Towards the end of the Second World War, Nazis began stealing artworks from the homes of their wealthy Jewish victims, while other Jews were forced to sell their artworks in order to flee from their towns which were in danger. Once the war ended, around 75% of the works were returned. However, approximately 2,000 artworks in France are still unclaimed. Now, rather than waiting for the former owners' descendents to approach the government, the government is now aggressively searching for the rightful heirs to the pieces.
The abandoned and stolen works were taken by the Nazis without the consent of the owners, and so, under international law, the Nazis were never the true owners of the pieces. Therefore, ownership, and every sale afterwards is invalid, thus void. However, some of the new possessors of the artworks are reluctant to giving them up, back to their rightful owners.
Star Trek Into Darkness (J.J. Abrams, 2013) had a budget of $185 million.
Iron Man 3 (Shane Black, 2013) had a budget of $200 million.
The last sci-fi film I did, Space Daddy had a budget of $500.
I know, I know - one of these is not like the others!
That just goes to show you that you don’t need millions of dollars to make a film. It’s nice, for sure, but those budgets are based on a model that’s evolved over the last century during a time that technology, equipment, and expertise were much more expensive than they are in the modern day.
What do I mean?
Currently in the United States, no one under the age of 17 can buy the Plan B morning after pill without a doctor's approval. This age restriction was put into place in 2011 by the Department of Health and Human Services. However, there is currently a discussion in regards to moving this age restriction to either 15 years old, or to eliminate the age limit completely.
In April, Barack Obama became the first president to ever give an address at Planned Parenthood's annual conference, vocalizing his support for allowing birth control options to become available to more people than the law currently allows. However, a week later, his administration contradicted his sentiments when it appealed the decision of U.S. District Judge Edward R. Korman, who ruled that the Food and Drug Commission allow anyone to purchase the emergency birth control.In 2011 when the age restriction was made, Obama supported the motion and agreed with sentiments expressed by HHS Secretary Kathleen Sebelius’ claims that a 10 year old girl could purchase the birth control "alongside bubble gum and batteries", and that the medication could have an "adverse effect." The FDA, however, assured that Plan B is effective and safe for anyone "of childbearing potential." Obama now acknowledges that the scientific evidence is what supports the new debates and decisions as good.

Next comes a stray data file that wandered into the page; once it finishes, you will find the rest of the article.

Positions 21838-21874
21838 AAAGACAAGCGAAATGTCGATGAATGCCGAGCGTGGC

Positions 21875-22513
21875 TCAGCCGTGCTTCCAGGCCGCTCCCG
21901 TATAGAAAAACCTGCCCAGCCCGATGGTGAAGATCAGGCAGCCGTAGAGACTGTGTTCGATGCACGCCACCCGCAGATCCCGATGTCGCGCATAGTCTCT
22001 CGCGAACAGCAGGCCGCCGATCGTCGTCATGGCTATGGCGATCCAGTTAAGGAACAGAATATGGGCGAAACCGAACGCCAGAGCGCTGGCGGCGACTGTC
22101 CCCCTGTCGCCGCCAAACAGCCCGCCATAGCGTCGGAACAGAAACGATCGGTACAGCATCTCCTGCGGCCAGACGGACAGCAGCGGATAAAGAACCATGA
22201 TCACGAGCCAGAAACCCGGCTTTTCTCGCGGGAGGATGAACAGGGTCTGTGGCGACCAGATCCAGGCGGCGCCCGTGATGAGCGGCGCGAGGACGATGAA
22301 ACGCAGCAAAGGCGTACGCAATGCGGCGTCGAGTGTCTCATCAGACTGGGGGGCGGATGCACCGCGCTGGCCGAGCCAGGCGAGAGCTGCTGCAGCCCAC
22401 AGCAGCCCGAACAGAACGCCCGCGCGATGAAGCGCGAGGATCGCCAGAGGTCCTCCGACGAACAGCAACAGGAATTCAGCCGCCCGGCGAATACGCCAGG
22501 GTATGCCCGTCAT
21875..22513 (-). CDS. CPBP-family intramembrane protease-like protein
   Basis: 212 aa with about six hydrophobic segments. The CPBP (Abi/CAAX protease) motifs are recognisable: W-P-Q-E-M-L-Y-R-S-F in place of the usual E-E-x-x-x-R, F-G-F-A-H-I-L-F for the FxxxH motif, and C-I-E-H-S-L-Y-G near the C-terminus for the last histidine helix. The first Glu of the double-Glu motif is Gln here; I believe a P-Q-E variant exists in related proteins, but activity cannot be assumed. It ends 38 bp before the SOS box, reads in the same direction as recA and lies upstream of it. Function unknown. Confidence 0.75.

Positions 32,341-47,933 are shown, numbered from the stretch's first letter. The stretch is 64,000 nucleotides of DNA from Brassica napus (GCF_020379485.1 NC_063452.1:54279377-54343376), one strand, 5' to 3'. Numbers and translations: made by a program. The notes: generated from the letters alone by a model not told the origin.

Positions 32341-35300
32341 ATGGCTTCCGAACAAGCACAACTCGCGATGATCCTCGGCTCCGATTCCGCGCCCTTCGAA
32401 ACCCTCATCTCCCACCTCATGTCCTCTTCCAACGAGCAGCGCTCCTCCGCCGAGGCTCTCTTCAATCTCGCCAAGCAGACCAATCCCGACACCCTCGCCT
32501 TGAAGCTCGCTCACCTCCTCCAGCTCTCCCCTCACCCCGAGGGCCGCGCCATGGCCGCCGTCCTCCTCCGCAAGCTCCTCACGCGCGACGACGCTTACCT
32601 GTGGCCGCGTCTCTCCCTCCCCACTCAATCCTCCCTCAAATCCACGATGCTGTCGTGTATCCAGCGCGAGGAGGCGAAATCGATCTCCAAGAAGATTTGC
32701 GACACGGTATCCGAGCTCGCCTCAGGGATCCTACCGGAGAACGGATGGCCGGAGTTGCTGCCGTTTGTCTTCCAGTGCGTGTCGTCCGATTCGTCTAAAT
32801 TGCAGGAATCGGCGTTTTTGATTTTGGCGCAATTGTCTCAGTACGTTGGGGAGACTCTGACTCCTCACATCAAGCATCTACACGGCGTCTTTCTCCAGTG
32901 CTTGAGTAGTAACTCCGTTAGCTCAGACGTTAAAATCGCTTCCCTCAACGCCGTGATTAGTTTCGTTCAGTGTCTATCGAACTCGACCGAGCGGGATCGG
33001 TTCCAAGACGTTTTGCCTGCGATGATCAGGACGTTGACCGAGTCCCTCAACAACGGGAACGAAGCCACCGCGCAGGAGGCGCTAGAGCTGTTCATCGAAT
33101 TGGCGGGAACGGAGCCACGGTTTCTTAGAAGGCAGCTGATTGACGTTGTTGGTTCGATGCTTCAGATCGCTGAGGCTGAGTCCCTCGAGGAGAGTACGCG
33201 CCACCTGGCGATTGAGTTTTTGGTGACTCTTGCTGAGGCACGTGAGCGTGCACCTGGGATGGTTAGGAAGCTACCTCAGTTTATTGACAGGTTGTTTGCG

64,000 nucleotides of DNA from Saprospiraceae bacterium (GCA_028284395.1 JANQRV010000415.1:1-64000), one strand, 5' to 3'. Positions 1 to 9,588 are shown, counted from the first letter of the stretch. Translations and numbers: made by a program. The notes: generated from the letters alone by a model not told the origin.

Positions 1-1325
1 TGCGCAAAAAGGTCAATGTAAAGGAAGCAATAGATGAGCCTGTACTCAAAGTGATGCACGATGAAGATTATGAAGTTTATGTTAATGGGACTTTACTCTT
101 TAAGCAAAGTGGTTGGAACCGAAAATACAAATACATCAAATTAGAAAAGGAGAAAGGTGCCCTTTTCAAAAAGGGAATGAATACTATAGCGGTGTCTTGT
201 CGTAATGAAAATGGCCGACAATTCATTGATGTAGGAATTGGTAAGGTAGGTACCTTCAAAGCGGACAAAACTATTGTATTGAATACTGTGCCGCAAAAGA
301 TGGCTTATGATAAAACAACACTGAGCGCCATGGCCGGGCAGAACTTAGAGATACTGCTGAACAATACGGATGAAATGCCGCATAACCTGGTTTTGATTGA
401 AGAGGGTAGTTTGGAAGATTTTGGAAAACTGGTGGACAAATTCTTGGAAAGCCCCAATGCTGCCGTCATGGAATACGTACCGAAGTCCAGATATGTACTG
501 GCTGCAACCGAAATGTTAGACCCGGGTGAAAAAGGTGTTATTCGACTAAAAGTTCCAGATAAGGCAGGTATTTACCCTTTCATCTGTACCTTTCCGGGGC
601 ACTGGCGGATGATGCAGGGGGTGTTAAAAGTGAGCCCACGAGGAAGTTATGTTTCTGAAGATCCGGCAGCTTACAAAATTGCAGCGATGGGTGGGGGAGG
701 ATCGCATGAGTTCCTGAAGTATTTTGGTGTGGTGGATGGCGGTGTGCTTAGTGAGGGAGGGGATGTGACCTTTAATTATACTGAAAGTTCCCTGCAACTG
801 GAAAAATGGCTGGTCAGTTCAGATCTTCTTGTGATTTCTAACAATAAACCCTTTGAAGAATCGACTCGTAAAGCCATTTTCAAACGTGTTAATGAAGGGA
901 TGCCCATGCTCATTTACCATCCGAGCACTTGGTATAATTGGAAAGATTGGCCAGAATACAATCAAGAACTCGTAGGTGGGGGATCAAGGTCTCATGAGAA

Six films, $4.5 billion, an army of toys, a library of novels, tents filled with sleeping bags, heads cushioned by pillowcases, and hordes of fans pious enough to practice “Jediism.” Unless you’re a baby who can’t talk, or an old lady with a distaste for loud noises, you’re familiar with the words “Star Wars.”
The interesting thing about these two words, despite all of the money sacks they’ve stuffed, and all of the beds they’ve spread, is that fans still can’t find peace with their quality, or lack thereof. It’s one of the galaxy’s great idiosyncrasies. Usually, the world’s largest brands inspire rabid loyalty: Coca-Cola drinkers refuse to drink Pepsi, basketball players rarely wear anything but Nike, and Apple users stubbornly refuse to acknowledge their inability to right-click a mouse. Star Wars provides an intriguing exception to this rule. The most ubiquitous film franchise in history has created a legion of fans that detest the movies they’ve paid billions of dollars to see. In fact, some fans were so ornery, they made a documentary deriding the man who once brought them so much childhood mirth, called The People vs. George Lucas (Alexander O. Philippe, 2010).
For many, traditional Chinese medicine is a way to treat an ailment without resorting to the chemical compounds favoured by the western medical system. From chronic pain to delivering a baby, practitioners of traditional Chinese medicine believe they often hold the key to a more natural method of dealing with the day-to-day concerns that pop up with the human body. In Ontario, this industry remained unregulated until April 1, 2013. Now, with the College of Traditional Chinese Medicine Practitioners and Acupuncturists of Ontario having begun registering practitioners of TCM, those who wish to continue practicing must register, or face obstacles to running their business.
“It’s a hassle,” says Jessica Rea, who practices TCM in Toronto. An acupuncturist for the past six years, Rea treats patients using acupuncture, herbs, and leech therapy. Since the new regulations came into effect, she says “people are hesitant to come because they know they aren’t going to get their money back right now.” According to Rea, insurance companies will not reimburse for treatment patients receive with an unregistered practitioner.
The New York Times has announced that Adam Horovitz and Michael Diamond of the Beastie Boys have been recruited to pen the history of the band for fans to devour. This news was met with anticipation and speculation by hungry fans around the world.
As any Beastie Boys fan knows, the announcement of a project and its final delivery means years of waiting and a degree of patience. Befitting a band that released 8 studio albums in 25 years, any expectations of a straight up“tell-all” book slapped out in a few months are to be met with skepticism.
The publisher of the new book has said in an interview “The Beastie Boys are interested in challenging the form and making the book a multidimensional experience. There is a kaleidoscopic frame of reference, and it asks a reader to keep up.” This is far more befitting the image of the Beastie Boys fans have come to love.